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Adolescent Problems Treatment
Limping Child Treatment
Management of New Born Care
Treatment of Newborn Jaundice
Treatment of Thyroid Disease in Children
Thyroid Disorder Treatment
Thyroid Problems Treatment
Adolescent Disorders Treatment
Treatment of Child and Adolescent Problems
Treatment of Childhood Diabetes
Cleft Lip Treatment
Management of Postnatal Care
Child Growth Management
Treatment of Childhood Infections
Management of Childhood Nutrition
Congenital Ear Problem Treatment
Quad Screening Treatment
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I found the answers provided by the Dr. Dhananjay K Mangal to be knowledgeable. Thank you so much..
I found the answers provided by the Dr. Dhananjay K Mangal to be very helpful. Appreciate
Dr. Dhananjay K Mangal provides answers that are very helpful. Thank you
Cleft lip and cleft palate are the two most common birth defects affecting children all over the world. What happens in the cleft lip is that the upper lip is incompletely formed and in cleft palate abnormalities, we see babies with an incompletely formed roof of the mouth. Both these can be found individually or can occur together. These conditions can be severe or mild and affect one or both sides of the face.
The fEtus undergoes the separation of the upper lip and the roof of the mouth pretty early. In certain cases, this separation does not happen or happens incompletely and certain parts of the upper lip and roof of the mouth fail to form properly leading to cleft lip and palate.
Repair through surgery
- Plastic surgery is the only way to repair a cleft lip and/or palate. Both of these impair vital functions like speaking, eating, breathing, and hearing properly.
- Surgery is done to restore function and to make the affected child look more normal.
- Most cleft lip and palate surgeries are done on very young children usually 3 months to a year old.
- Before the actual surgery, a team of specialist define a course of treatment, including repair of the cleft using surgery, which means plugging the hole in the lip or the palate; speech rehabilitation and dental restoration, as the child usually has no teeth in the affected parts of the upper palate.
The specialists required are:
- Plastic surgeon
- Pediatric dentist
- Ear, nose, and throat specialist
- Auditory or hearing specialist
What happens during surgery?
Usually, cleft lip surgery happens in children as young as 3-6 months old. It has to be carried out under general anaesthesia. If the condition is severe, and the cleft lip is wide, special procedures like lip adhesion or a moulding plate are used to bring the two parts of the lip closer and it is fully repaired.
Cleft palate repair surgery is done at the age of 9-12 months only.
What happens here is that plastic surgeons bring together the muscles of the upper soft palate and rearrange them to cover the gaping hole in the roof of the mouth. The surgery is usually done under general anaesthesia and requires a short hospital stay.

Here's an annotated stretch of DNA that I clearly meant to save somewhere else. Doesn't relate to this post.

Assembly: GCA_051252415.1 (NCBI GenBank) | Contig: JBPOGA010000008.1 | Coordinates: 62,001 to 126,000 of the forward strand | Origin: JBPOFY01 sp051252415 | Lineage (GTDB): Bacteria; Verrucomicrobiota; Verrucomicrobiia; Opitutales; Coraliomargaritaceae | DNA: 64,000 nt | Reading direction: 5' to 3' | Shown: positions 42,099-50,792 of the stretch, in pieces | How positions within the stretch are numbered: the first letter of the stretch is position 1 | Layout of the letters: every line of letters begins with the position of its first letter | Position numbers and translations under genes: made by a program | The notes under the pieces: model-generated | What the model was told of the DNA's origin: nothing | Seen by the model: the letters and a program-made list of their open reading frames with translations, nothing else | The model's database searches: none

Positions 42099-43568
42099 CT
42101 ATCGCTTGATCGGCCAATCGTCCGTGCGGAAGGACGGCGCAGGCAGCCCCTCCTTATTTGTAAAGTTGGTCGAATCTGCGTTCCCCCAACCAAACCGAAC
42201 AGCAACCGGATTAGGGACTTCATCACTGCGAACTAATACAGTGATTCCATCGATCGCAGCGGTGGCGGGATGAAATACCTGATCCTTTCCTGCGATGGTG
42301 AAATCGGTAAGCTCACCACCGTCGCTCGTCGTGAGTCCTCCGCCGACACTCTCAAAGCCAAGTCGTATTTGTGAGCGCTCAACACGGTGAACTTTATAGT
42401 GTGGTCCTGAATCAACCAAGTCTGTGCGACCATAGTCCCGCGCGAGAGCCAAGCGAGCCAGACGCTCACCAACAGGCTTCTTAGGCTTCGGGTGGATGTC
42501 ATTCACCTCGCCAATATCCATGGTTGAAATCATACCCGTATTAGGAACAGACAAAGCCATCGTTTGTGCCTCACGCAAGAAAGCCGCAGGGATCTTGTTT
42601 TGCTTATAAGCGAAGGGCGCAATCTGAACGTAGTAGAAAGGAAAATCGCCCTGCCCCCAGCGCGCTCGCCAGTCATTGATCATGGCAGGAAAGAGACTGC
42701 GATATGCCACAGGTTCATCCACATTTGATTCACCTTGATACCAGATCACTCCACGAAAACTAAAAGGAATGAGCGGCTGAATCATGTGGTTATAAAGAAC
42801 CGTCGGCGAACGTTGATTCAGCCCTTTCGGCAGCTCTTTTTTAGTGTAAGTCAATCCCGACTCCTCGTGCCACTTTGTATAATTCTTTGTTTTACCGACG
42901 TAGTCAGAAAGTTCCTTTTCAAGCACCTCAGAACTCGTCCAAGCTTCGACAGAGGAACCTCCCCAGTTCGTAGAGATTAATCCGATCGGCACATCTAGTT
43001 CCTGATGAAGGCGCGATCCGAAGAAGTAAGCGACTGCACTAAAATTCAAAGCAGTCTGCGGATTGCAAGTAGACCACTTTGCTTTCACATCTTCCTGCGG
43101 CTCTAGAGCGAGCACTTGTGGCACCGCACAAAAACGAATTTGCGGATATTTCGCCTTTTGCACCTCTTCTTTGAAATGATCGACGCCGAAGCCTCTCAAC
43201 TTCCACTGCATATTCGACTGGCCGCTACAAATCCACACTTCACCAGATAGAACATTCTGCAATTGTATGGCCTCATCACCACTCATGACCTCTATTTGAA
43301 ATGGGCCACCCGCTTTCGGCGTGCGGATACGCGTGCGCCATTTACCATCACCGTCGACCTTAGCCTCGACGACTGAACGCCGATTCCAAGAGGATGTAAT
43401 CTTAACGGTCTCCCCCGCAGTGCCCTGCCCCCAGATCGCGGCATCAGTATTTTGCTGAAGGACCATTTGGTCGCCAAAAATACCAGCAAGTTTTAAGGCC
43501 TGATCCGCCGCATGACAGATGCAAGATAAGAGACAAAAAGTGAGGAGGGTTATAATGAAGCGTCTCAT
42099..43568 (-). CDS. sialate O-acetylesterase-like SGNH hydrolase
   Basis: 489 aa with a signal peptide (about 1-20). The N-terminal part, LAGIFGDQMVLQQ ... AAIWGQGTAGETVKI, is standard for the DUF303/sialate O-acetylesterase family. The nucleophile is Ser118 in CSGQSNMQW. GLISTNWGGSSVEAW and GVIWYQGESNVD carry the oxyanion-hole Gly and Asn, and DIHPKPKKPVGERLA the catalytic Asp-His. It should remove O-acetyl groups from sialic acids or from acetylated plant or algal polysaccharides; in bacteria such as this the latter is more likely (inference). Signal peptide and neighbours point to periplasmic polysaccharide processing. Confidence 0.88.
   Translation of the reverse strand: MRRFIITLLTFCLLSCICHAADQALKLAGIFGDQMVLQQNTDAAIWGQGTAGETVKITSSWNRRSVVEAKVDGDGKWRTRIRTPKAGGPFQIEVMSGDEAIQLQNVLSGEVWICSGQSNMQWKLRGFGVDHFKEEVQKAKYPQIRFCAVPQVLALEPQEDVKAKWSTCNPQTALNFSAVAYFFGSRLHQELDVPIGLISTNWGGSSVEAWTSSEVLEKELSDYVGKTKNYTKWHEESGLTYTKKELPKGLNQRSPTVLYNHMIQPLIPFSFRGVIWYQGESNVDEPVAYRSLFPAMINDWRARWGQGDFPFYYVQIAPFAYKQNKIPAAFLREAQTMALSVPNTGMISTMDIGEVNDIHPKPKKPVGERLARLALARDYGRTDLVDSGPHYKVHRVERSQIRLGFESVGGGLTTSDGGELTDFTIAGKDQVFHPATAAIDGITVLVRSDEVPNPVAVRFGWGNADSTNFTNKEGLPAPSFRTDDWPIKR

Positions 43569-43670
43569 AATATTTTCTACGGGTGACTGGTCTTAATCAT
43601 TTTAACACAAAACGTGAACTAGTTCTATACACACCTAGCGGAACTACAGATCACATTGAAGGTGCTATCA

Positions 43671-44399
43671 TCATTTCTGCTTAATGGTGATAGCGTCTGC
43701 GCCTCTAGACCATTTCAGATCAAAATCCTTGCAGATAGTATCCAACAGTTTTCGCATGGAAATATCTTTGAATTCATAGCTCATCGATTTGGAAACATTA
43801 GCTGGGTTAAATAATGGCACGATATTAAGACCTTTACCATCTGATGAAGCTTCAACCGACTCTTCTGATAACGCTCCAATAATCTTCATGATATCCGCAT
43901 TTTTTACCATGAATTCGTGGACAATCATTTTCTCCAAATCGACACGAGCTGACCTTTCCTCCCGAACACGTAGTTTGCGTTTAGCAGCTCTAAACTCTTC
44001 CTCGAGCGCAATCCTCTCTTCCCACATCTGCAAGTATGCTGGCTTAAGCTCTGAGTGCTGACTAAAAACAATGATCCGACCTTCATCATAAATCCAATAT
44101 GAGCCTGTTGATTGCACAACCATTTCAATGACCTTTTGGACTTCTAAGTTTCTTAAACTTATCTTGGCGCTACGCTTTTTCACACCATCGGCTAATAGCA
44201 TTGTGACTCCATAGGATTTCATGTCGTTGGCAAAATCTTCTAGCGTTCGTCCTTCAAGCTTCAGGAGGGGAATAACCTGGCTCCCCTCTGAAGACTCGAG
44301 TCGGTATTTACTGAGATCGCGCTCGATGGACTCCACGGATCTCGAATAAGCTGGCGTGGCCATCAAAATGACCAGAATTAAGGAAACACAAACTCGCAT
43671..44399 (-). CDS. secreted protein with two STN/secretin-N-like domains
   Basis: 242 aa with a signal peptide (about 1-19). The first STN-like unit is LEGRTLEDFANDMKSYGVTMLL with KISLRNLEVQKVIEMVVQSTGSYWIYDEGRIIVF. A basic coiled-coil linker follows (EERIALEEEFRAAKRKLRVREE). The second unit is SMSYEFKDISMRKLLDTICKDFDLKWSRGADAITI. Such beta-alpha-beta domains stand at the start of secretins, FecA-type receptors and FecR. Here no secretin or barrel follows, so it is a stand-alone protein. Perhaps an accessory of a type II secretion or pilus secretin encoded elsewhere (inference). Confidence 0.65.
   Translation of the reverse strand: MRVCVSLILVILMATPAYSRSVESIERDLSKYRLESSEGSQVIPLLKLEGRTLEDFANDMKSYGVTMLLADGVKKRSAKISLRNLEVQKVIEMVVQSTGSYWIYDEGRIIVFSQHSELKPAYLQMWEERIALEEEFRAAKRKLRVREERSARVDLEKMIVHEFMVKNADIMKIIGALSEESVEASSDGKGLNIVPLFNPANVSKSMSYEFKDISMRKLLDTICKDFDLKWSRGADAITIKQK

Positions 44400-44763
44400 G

- Without a normal palate, the child can’t speak properly. So, surgery helps to improve and normalise speech.
- And that’s not all. The child may require more surgeries as he grows older to treat these two problems.
- This is because the child’s facial structure changes and he or she may require advanced surgeries like pharyngoplasty, which helps improve speech, or alveolar bone grafts to provide stability for permanent teeth.
- A bone graft is usually done when the child is 6-10 years old and it closes gaps in the bone or gums near the front teeth.
Child Aphasia is complex disorder that is caused by damage to parts of the brain that controls language and speech. This disorder affects the child's ability to express herself through words and understand the speech of other people. The severity of the problem depends on the extent of the damage as well as the location of the damage. Since this is not a birth disorder, therefore, you should be much more careful as so you notice that your kid is facing language disorder. A speech pathologist can diagnose language disorders and teach your child strategies to help.
What are the leading symptoms of aphasia in kids?
- Not understanding speech is one of the most common symptoms. Most patients cannot understand spoken or written language. Typically in these cases, the patient suffers from fluent Aphasia, which is caused by damage to the left temporal lobe of the brain. The patient's speech might seem meaningless and incoherent with lots of unnecessary words being used. The child usually becomes upset when people don't understand what he is saying.
- Patients suffering from this disorder also have trouble expressing their thoughts and understanding language and they often take more time to communicate. Only short sentences are used by these patients with words often left out, making the sentence sound incomplete. Such children suffer from non-fluent Aphasia where they understand what others are saying, but cannot communicate or speak well themselves. Their speech is almost similar to that of telegraphic languages that are usually followed by those toddlers who are just learning how to speak.